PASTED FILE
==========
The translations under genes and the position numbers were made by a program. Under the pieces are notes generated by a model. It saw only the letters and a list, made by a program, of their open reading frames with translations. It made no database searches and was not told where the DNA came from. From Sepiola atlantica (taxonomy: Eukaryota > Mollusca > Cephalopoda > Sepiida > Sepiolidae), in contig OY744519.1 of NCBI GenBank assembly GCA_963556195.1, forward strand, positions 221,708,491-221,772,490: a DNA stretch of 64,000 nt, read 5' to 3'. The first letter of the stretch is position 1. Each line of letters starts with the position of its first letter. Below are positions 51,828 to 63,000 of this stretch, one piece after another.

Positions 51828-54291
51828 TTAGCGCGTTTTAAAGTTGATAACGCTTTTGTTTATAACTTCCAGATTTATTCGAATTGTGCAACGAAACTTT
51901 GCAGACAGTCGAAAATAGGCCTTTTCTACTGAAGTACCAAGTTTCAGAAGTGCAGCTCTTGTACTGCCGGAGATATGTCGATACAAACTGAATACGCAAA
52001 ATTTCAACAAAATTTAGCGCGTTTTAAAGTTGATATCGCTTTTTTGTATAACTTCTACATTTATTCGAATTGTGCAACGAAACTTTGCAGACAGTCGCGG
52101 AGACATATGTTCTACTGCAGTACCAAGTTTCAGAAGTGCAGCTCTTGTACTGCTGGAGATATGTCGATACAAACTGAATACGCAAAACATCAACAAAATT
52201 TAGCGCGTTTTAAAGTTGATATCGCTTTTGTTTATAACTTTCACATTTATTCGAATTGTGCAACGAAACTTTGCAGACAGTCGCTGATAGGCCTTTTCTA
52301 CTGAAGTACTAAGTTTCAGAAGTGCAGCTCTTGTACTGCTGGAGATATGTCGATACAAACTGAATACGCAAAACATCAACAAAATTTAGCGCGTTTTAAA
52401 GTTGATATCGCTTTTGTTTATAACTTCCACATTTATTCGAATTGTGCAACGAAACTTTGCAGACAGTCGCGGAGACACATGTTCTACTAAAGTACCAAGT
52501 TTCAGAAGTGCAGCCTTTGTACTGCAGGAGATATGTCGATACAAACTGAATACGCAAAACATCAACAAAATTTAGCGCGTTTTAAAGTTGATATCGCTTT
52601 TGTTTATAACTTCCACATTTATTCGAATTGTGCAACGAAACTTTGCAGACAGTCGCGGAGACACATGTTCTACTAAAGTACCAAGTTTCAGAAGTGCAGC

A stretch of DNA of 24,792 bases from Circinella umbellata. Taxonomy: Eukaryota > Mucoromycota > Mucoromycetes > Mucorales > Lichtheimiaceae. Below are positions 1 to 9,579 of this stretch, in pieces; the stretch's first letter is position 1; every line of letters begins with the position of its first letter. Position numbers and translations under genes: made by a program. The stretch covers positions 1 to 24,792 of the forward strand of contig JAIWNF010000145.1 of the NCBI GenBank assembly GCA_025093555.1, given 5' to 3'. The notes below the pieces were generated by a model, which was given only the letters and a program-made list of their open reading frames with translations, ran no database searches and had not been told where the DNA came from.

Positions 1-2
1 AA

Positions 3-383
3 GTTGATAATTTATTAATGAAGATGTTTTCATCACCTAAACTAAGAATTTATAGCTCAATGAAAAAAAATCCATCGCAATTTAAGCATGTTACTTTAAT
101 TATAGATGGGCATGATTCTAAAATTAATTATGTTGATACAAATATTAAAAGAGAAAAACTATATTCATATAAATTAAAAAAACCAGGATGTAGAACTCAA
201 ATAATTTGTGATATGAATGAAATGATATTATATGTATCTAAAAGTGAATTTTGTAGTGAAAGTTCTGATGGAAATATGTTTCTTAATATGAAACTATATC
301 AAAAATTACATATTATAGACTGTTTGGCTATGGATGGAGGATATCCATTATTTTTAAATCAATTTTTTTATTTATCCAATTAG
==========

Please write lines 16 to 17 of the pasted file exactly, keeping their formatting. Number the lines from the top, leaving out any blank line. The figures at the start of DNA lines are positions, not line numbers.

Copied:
3 GTTGATAATTTATTAATGAAGATGTTTTCATCACCTAAACTAAGAATTTATAGCTCAATGAAAAAAAATCCATCGCAATTTAAGCATGTTACTTTAAT
101 TATAGATGGGCATGATTCTAAAATTAATTATGTTGATACAAATATTAAAAGAGAAAAACTATATTCATATAAATTAAAAAAACCAGGATGTAGAACTCAA